Physician Compensation: Doctors Adapting to a New Reality


April 15, 2014

In This Article

Changes in Healthcare Make an Impact

Medicine is undergoing significant changes -- some for the better and others less so. Compensation has increased slightly in 19 specialties; the income gap between men and women is narrowing; ACOs are making their impact felt; self-employed physicians earn more than employed ones; and cash-only practices, while still a tiny percentage of all practices, are gaining some traction.

Those are some of the highlights of Medscape's Physician Compensation Report: 2014 Results. The report is based on an extensive survey of more than 24,000 US physicians representing 25 specialties.

Who's on Top?

Orthopedics ($413,000), cardiology ($351,000), urology ($348,000), gastroenterology ($348,000), and radiology ($340,000) are the 5 top-earning specialties, as they were in last year's survey. Radiology has moved down in rank a bit compared with our earlier surveys, and anesthesiology has been knocked out of the top five, where it ranked in earlier surveys.

Primary Care Income Has Gone Up Very Slightly

Compensation for both family physicians and internists is up 1% over last year. While physicians overall have been concerned about income declines due to healthcare reform, this was not the case in 2013 for 19 specialties which saw relatively modest increases. However, inflation in 2013 was 1.5%, so for many, income did not keep up with inflation.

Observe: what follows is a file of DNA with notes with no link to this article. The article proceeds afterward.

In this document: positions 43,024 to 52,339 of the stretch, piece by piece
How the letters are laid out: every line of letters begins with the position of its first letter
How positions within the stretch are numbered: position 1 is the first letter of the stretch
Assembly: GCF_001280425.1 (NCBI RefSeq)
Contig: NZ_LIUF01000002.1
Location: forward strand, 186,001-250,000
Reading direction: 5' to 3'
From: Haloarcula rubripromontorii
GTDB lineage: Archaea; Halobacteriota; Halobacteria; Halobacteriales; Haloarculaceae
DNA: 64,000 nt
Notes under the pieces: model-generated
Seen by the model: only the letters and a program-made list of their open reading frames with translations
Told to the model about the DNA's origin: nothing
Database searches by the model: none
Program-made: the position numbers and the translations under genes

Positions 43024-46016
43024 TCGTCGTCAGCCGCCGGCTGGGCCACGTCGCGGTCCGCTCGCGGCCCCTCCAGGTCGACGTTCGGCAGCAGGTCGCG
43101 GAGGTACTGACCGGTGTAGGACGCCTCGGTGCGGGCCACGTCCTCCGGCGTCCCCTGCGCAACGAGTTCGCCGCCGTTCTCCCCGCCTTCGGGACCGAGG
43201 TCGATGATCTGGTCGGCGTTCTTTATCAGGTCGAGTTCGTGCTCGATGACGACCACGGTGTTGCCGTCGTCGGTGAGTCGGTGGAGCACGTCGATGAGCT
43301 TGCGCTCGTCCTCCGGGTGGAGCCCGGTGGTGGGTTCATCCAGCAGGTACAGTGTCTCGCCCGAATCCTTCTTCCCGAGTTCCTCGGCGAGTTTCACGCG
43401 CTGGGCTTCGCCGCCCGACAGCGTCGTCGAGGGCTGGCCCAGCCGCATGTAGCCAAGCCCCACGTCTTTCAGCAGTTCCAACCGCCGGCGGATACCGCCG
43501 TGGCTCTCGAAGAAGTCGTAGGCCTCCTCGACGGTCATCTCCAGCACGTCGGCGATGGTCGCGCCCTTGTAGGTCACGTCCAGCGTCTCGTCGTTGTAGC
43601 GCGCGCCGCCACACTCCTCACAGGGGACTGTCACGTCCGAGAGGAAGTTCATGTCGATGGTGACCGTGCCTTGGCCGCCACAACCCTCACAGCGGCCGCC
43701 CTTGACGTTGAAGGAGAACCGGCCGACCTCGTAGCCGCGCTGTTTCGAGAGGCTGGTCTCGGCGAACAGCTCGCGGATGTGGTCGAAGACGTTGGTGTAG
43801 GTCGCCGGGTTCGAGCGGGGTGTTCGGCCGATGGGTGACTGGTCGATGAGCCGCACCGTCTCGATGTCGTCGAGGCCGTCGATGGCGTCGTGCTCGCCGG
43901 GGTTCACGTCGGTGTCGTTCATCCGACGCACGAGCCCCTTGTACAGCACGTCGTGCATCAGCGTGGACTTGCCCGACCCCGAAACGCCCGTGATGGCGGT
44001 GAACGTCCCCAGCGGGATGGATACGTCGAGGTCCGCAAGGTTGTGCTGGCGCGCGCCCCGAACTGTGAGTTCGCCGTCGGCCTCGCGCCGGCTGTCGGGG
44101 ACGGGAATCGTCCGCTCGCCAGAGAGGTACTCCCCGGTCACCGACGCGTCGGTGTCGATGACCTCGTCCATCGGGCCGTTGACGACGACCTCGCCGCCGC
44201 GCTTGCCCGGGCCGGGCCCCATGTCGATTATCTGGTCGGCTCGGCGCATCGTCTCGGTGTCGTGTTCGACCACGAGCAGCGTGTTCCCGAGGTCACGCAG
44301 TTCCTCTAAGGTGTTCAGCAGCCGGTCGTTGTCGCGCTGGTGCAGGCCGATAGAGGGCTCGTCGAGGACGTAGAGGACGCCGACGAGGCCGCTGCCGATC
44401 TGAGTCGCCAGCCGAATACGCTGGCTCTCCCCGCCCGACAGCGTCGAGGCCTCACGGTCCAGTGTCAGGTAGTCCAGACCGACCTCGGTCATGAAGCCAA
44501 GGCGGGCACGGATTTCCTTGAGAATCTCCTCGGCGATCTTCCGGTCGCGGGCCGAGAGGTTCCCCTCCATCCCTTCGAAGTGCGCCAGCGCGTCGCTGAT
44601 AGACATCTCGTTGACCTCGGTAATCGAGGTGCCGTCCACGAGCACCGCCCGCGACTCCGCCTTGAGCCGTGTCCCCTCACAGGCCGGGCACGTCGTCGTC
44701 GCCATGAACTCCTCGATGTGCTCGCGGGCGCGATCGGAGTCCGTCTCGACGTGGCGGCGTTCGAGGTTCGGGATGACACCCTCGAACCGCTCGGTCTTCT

For primary care, some of the increase was probably due to the 10% bonus paid to primary care physicians who see Medicare patients, as stipulated in the Affordable Care Act. And despite the modest increase, family physicians and pediatricians are among the lowest-paid specialists, as they have been in our past surveys.

The Income Gap Between Male and Female Physicians Is Narrowing

Among physicians, men earn more than women, as they have in all past surveys. However, that picture appears to have improved. In 2010, male physicians earned 40% more than females, yet in 2013, males earned 30% more. Those percentages vary by specialty; in primary care, the disparity is smaller and it hasn't changed much. In 2013, among internists, men earned 13% more than women ($195,000 vs $173,000); in family medicine, men earned 19% more ($187,000 vs $157,000).

Although men make more than women in almost every specialty, women tend to be as satisfied as men with their compensation or, in some specialties, even more satisfied. For example, female ob/gyns make $229,000 compared with $256,000 for men, but 47% of women are satisfied with their compensation compared with 38% of men. Female gastroenterologists make less than male gastroenterologists, but 55% are satisfied with their income vs 46% of men.

In our survey, urology was the only specialty in which women made more than men (and female urologists were also more satisfied with their compensation).


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